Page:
Transformations of Functions

Published: Jul 20th, 2020

Learning Objectives
By the end of this section, you should be able to:
1. Classify the different types of function transformations
2. Apply transformations to a function

Consider the function in red. Let's call it \(f(x)\) (how original, right?) How would we determine the exact shape of this function after a translation six units upwards? How about a reflection along the x axis? Now, you might say that we could write a table of values and calculate a few points by hand. While this is one way to determine the shape, having some knowledge of the transformations of functions can save you a lot of time, and can make graphing more challenging functions a cinch.

In this section, we will discuss three types of transformations and apply them to \(f(x)\).

  1. Translations: A translation is arguably among the simplest of all transformations. There are two types of translations possible: vertical and horizontal. We denote vertical translations with \(f(x) + k\), where \(\left\{k\epsilon\mathbb{R}\right\}\). If \(k > 0\), the function is shifted \(k\) units upwards, and if \(k < 0\), the function is shifted \(k\) units downwards. If \(k = 0\), there is, of course, no translation at all. Horizontal translations are a bit more interesting. We denote horizontal translations as \(f(x+k)\), where \(\left\{k\epsilon\mathbb{R}\right\}\). If \(k >0 \), the function is shifted to the LEFT by \(k\) units, and if \(k < 0\), it is shifted to the RIGHT by \(k\) units. Observe below the graph of \(f(x)\), overlayed with a few vertical and horizontal translations:

  2. Dilatations: Nope, that's not a typo. Dilatations. These are stretches and contractions to functions, and may occur in the horizontal or vertical direction. In the vertical direction, we denote dilatations of some function \(f(x)\) by \(k \times f(x)\), where \(\left\{k\epsilon\mathbb{R}\right\}\). If \(k > 1\), the graph is vertically stretched by k units, and if \(0 < k < 1\), the graph is squeezed by k units. That's not too bad, right? The most important skill with dilatations is understanding what they question is asking. For example, if you were asked to show the result of a function being stretched by a factor of 2, you would draw \(2f(x)\). If you were asked for the function contracted by a factor of two, then you would draw \(\frac{1}{2}f(x)\). In the horizontal direction, we denote dilatations by \(f(kx)\), where \(\left\{k\epsilon\mathbb{R}\right\}\). If \(k > 1\), the graph is horizontally squeezed, but if \(0 < k < 1\), it is horizontally stretched. The same terminology that applies in the vertical direction applies in the horizontal. Here are a few examples (yes, there should be notation for translations as well, but for the purpose of clarity, these have been omitted).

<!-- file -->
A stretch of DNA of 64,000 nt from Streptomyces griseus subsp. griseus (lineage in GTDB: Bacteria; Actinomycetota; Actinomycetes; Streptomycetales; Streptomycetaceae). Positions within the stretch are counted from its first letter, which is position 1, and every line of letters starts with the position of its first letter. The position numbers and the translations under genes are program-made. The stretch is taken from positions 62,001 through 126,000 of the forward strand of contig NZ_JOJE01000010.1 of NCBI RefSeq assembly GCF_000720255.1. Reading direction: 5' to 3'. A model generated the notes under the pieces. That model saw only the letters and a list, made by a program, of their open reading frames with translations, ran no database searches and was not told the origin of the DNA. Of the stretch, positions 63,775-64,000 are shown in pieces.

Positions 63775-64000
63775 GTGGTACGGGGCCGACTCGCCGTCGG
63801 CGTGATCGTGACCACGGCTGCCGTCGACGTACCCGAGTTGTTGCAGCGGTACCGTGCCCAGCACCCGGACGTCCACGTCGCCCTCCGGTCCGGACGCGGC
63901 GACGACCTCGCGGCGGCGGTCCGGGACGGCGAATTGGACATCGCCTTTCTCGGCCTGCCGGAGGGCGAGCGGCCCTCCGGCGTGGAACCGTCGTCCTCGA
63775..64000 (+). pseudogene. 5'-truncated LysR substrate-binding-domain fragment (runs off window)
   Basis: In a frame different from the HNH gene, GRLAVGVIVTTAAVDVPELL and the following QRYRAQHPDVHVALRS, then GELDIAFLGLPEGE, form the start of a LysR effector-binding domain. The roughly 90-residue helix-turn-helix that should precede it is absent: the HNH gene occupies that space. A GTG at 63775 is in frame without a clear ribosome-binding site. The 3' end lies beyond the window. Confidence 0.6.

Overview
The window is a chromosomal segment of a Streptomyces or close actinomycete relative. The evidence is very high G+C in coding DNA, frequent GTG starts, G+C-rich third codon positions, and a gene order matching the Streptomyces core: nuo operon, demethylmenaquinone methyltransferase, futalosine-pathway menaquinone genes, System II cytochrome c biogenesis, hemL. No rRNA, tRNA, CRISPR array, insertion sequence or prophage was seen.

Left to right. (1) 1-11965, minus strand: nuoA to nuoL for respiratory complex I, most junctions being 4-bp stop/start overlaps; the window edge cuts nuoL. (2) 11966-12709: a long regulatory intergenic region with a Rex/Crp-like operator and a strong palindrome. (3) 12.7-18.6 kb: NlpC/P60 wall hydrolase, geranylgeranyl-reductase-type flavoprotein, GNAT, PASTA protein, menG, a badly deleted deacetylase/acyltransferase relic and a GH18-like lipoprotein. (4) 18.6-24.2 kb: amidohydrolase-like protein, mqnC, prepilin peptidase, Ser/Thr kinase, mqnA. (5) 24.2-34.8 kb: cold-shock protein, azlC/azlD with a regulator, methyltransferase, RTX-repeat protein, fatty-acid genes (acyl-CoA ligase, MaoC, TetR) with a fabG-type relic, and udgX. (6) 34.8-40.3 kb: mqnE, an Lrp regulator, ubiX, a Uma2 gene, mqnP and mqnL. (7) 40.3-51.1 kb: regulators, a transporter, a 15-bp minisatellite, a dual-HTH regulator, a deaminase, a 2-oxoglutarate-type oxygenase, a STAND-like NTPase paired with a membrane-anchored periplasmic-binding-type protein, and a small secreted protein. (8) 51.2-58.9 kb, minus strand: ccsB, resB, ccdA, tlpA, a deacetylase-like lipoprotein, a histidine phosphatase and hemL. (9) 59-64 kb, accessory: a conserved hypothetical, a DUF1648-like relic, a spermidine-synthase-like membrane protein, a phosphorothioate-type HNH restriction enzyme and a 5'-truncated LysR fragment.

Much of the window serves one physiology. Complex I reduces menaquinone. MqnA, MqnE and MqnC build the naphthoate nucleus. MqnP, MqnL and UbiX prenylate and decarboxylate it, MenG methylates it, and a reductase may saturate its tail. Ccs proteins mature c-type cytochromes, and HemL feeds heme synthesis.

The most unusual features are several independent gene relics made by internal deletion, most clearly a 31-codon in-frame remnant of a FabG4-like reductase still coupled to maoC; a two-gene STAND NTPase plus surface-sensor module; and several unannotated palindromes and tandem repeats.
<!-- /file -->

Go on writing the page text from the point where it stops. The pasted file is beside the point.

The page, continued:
3. Reflections: In his famous song, Mirrors, Justin Timberlake says "It's like you're my mirror (Oh), My mirror staring back at me (Oh)". Little did he know, Justin Timberlake was telling us about functions. More specifically, he was commenting on the reflections of functions. Reflections of functions can either occur along the x or y axis, as illustrated in the animation below. We denote vertical reflections by \(\pm f(x)\). If \(+f(x) = f(x)\), the graph is in its normal orientation. If \(-f(x)\), the graph is reflected along the x axis. In the horizontal direction, this is denoted by \(f(\pm x)\). If \(f(+x) = f(x)\), the graph is in its normal orientation, and if \(f(-x)\), the graph is reflected along the y axis.

You didn't think that was it, right? Well, if you did, you'd be wrong. It's DEMO TIME! Please enjoy the interactive demo below as a supplement to your learning!

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